One person decidedly not suited to leadership is Thor Odinson (Chris Hemsworth). But at least he acknowledges that in regard to New Asgard – handing the throne to Valkyrie (Tessa Thompson). With his beer gut and love of video games, he is definitely prepared to be a Guardian, though. And it seems his final moments in the film indicate a big role for Thor in Guardians of the Galaxy Vol. 3. Presuming that film takes place after Endgame and not in the span of years between Guardians of the Galaxy Vol. 2 and Infinity War, the theme of leadership could be a strong thread as Thor and Peter Quill (Chris Pratt) jockey for command of the team. Why does he seek out a leadership role in that group as almost a reflex action while fleeing the throne of Asgard? Maybe Vol 3. will address that before a potential fourth Thor feature.
At the end of Endgame, the death toll across the two later Avengers films includes Tony Stark (Robert Downey Jr.), Black Widow (Scarlett Johannson), Vision (Paul Bettany), Loki (Tom Hiddleston), Gamora (Zoe Saldana), and Heimdall (Idris Elba). For the moment, we’re going to set aside Thanos and his army as casualties to focus on the heroes (and Loki) because most of them presumably have futures in the MCU.
Yes, even Tony Stark.
In the short term, Black Widow is set to appear in her own feature film within the next few years. And just about every line between Nat and Clint (Jeremy Renner) in Endgame suggests Hawkeye will be along for that ride. Consequently, our early guess that the film will be a prequel focusing on her recruitment by S.H.I.E.L.D. seems more and more likely. Unless, in some bizarre twist, it will also feature Clint trying to rescue her from her fate. As it will be a Phase 4 film, it has to tie to something in the present-day story. Nat’s Endgame death makes Black Widow all the more exciting because we now have this question: how does it fit into the post-Infinity Saga tapestry?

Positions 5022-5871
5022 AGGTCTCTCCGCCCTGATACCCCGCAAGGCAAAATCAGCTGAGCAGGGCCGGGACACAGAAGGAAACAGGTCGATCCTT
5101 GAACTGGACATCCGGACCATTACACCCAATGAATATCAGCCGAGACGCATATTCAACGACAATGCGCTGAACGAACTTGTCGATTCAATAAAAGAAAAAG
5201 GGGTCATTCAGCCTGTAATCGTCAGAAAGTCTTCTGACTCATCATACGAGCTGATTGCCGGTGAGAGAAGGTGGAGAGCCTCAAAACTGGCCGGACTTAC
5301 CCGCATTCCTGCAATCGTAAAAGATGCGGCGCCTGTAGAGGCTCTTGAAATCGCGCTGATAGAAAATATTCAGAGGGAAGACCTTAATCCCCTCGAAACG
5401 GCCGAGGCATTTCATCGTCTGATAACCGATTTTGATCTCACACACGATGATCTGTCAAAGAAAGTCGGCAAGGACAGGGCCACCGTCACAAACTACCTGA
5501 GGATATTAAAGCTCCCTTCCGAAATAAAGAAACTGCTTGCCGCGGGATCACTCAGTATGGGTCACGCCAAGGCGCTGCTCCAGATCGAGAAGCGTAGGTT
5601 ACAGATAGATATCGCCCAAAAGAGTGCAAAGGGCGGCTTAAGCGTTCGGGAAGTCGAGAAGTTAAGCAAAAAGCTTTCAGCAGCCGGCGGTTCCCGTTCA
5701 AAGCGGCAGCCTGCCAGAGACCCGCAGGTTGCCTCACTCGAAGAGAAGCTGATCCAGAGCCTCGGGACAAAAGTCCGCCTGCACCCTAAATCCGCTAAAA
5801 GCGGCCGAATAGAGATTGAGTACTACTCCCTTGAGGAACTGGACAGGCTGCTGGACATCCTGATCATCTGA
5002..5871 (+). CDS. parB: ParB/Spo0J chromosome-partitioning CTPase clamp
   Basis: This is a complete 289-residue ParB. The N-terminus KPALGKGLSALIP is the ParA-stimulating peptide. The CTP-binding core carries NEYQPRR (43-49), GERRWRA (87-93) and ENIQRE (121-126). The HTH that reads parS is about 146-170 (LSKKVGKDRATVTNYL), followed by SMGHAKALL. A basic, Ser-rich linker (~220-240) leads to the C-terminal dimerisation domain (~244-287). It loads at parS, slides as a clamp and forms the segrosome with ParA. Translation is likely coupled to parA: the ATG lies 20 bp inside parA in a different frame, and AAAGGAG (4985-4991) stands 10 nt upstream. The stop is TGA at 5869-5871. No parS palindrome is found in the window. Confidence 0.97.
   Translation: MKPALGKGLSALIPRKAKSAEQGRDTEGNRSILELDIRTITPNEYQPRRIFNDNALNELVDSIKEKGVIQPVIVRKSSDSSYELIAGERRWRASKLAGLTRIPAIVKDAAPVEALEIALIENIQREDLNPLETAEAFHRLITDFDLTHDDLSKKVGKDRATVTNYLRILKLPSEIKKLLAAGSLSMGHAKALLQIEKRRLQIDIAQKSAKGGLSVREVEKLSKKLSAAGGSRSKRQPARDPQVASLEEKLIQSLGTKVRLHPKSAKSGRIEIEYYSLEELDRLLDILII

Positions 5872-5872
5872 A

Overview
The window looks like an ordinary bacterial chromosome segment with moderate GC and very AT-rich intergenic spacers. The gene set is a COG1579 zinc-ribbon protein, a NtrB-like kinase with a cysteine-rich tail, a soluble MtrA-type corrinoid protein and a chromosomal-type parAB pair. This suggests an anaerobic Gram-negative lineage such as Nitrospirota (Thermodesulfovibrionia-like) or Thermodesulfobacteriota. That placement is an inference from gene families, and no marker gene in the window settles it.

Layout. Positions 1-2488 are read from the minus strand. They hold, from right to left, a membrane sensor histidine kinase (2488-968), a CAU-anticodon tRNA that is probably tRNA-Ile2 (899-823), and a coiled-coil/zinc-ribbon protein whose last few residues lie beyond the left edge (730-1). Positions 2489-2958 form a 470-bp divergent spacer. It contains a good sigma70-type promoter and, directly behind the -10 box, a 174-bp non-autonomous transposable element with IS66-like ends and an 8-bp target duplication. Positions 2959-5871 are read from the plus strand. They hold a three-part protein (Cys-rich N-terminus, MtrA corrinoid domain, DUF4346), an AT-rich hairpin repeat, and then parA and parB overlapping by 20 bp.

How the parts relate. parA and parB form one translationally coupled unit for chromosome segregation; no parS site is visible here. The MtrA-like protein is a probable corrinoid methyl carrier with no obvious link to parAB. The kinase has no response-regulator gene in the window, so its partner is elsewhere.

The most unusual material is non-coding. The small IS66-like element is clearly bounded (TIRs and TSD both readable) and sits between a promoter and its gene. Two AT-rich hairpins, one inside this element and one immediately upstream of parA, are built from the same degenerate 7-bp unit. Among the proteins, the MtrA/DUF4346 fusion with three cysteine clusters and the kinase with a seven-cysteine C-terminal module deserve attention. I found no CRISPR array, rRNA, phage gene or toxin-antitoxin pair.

Similarly, the continued end states for Vision and Loki would seemingly impact their upcoming Disney+ limited series. Will they be set in the Infinity Saga era or define new places for them in Phase 4? Considering Elizabeth Olsen’s recent tease that WandaVision will see the characters in a “1950s” setting, it is easy to image the program will take its cue from Tom King and Gabriel Hernandez Walta’s phenomenal 2017 Vision series and see Wanda (Olsen) recreate the android for an anachronistic, domestic life. But considering that series ends with all of Vision’s dreams broken or on fire, we imagine Wanda’s dream life will end in similar flames.
Loki, on the other hand, presents a more interesting case. While the MCU version we met in the first Thor picture is still dead, the one who escaped with the Tesseract in the middle of Endgame is presumably out in the wild and is the one we will see in the forthcoming Loki series, which is reportedly set to feature the the God of Mischief creating trouble across history. This version of the character is still a villain lacking the emotional growth of the character we saw in Thor: Ragnarok and Infinity War. If he does prove to be the focus of the limited series, it will certainly be more interesting. And considering audiences forgive him for a lot of heinous acts, the program could even attempt to test their gracious attitudes toward the charming trickster.
And while not a death, we imagine Steve Rogers’ (Chris Evans) ultimate Endgame state will precipitate a title change for Disney+’s Falcon and the Winter Solider to something more succinct, like Captain America.
Oh, and Tony? Let’s just assume we’ll see him again in 2028 for the 20th Anniversary Marvel Studios film, resurrected to counter whatever threat the collective heroes are facing in that moment.
With all its joking criticism of Back to the Future, Endgame seemingly sides with the notion that time is an immutable series of events, and changes to the past will create a new timeline while the time-traveler causing those changes returns to their original, unchanged present.